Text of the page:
Mom would recall what it was like living on base at Ft. Campbell…watching the jump training; worrying about the occasional “streamer” — fearing it might just be her receiving the notice, “We regret to inform you….” your husband was killed during a training accident. She had already been through the years when Dad was in the Marine Corps.
Ever hear of the Montford Point Marines? Don’t worry. Most haven’t. These were the very first Black men allowed into the Marine Corps. Their hellish training and command officers in North Carolina did little to prepare them for the hell facing them in combat. They carried ammo and supplies onto the beaches BEFORE the troops landed. We’ve all seen those beach landings. We’ve never seen the Black Marines landing ahead of time. But I digress.
Dad had returned from the WWII European Theatre and from the Pacific Island Campaign safely. He’d gone to and returned from the Korean Campaign safely.
But before he arrived, Mom had the good sense to move from Ft. Campbell to Louisville -where I was born. Red Cross Hospital, the only place Blacks could receive treatment, if not at home.
She knew she was giving Dad no choice – and he wisely decided to stay with his family rather than re-enlist for whatever number of times this would have been. And there I was, the middle of what would go on to become five surviving children.
Dad is from Owen County and Mom, a preacher’s daughter from Bradley and Loudon counties, Tennessee. They met in Louisville where both attended Central High School and Municipal College. They married and went off to study and start our family at Tuskegee Institute, now Tuskegee University.
As a child growing up, I enjoyed many sports including football, track, sports cars, and gymnastics. I was also then exposed to our family’s Native American heritage and found it was a tradition and a heritage that ran deep in our blood. My grandfather’s family and kin were raised in a Native community, Paint Rock, Tennessee. Later, Mom lived there and today we have a number of family members still living in the area. It was a time and a community where Blacks and Indians relied on each other for survival – not unlike many small communities today.
And many of the ways of the Native American were kept alive in our family and passed down to me and to my brothers and sister. Some 15 years ago, I was adopted into the Ojibwe Nation and now have family on the White Earth Reservation in NW Minnesota. My love for hunting, fishing, hiking, camping, horseback riding, nature can all be traced to my family’s deep roots in the land.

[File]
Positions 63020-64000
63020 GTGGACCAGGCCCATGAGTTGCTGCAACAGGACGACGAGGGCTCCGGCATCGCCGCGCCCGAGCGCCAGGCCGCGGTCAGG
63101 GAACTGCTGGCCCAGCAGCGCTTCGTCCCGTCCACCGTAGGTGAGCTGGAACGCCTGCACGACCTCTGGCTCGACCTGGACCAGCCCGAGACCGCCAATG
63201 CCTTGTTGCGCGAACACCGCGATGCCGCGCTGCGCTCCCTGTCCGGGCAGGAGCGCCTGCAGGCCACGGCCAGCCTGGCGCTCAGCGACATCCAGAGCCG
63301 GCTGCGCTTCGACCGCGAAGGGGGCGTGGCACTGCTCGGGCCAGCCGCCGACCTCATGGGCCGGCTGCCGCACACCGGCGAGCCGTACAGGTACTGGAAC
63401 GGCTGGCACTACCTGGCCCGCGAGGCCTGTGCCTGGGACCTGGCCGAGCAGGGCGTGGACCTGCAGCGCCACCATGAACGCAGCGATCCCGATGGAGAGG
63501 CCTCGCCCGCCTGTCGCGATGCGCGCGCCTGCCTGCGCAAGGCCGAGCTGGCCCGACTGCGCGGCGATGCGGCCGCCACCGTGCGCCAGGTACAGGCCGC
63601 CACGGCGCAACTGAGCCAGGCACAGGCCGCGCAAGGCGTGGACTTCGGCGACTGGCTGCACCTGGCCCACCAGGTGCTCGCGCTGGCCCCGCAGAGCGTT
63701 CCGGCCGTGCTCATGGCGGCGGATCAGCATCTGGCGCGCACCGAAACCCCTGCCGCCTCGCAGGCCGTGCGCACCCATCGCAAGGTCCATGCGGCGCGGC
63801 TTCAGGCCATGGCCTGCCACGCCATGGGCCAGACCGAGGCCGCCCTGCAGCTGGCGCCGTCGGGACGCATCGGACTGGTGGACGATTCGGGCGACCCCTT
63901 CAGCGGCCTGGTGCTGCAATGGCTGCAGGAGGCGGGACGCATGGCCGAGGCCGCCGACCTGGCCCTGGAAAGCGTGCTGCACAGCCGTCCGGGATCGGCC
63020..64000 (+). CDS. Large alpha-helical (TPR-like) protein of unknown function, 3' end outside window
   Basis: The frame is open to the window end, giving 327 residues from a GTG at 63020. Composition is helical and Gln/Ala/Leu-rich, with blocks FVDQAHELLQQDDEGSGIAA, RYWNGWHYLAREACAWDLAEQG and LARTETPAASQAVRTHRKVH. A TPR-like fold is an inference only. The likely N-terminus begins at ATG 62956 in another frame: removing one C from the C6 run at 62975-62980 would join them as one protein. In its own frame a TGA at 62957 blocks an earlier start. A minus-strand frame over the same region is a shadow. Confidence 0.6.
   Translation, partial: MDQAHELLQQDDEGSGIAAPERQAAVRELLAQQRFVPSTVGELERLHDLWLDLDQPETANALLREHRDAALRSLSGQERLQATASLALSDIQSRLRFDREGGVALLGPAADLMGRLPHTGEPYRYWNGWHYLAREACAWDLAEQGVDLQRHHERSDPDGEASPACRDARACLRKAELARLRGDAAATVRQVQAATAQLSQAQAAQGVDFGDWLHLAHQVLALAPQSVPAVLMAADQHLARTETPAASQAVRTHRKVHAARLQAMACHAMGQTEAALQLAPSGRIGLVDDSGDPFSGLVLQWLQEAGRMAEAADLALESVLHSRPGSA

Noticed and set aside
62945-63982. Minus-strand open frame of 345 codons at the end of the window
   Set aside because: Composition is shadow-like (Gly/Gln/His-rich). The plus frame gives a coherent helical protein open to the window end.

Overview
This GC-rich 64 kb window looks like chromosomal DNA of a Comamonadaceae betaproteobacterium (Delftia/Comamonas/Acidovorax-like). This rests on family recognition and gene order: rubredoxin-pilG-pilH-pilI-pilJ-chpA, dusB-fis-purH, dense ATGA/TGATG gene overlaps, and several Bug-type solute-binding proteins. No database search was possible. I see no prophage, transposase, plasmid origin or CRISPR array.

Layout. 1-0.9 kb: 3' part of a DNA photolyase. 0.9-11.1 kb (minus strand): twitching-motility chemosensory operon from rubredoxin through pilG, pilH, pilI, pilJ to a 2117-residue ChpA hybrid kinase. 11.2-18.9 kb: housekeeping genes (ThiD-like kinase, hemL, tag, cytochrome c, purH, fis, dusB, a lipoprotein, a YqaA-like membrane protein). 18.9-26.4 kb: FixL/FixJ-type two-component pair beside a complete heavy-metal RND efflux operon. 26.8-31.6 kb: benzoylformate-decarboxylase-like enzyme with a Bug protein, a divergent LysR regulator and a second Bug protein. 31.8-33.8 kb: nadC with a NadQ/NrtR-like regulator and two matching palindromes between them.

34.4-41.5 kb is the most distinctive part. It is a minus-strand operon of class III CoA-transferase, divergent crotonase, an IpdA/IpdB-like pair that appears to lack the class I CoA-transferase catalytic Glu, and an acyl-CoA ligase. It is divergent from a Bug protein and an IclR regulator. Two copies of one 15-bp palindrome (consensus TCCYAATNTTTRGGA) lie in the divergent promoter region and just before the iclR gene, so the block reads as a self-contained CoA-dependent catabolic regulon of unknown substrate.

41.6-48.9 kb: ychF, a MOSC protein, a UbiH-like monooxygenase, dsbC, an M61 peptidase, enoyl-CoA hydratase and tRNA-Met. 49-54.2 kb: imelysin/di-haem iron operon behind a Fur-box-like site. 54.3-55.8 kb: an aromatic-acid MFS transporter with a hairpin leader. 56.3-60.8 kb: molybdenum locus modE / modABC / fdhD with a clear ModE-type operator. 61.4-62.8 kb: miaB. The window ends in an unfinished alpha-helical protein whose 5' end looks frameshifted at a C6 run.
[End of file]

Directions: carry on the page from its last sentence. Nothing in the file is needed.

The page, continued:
We were also actively involved in the Civil Rights and Open Housing Movements of the ‘60’s and ‘70’s. In junior high school, I was a vice-president of the NAACP Youth Council and was involved in voter registration, protests, sit-in’s marches and other such activities from an early age.
I graduated from Iroquois High School after serving as a senior class officer and on the Executive Board of the Student Council. I received numerous academic awards in my years there and was published in a national collection of high school poets.
Following high school, I attended Wabash College, Crawfordsville, Ind., where I married and received my BA in History and minored in Third World Studies. From there, I moved to Iowa City, Iowa to attend the University of Iowa Law School. After graduation, I moved to Atlanta where I worked part time during the day for a law firm and worked full time at night driving a tow motor in a factory. After almost 2 years of this, I decided to return to Louisville to work for Legal Aid. There I worked in the community organizing community groups and non-profit organizations.
When the chance to run for public office arose, I committed myself to public service and have never looked back. I was forced to leave Legal Aid when I made this decision and worked for several law firms while serving as the 11th Ward Alderman for the City of Louisville, a position I held for 18 years. When the opportunity to work for the University of Louisville arose, I took advantage of it and now have been at the university for 20 years, in varying capacities: Associate Director of Admissions; Associate Director of Development and now, working for Dean Blaine Hudson as Associate Director of Outreach for the College of Arts & Sciences.
I have one daughter and one precocious granddaughter!
If not hanging out with my family or out in the fields scouting for turkey or deer or new stand locations, I am likely to be riding or racing one of my motorcycles or attending a Native American cultural event or fishing or yardwork.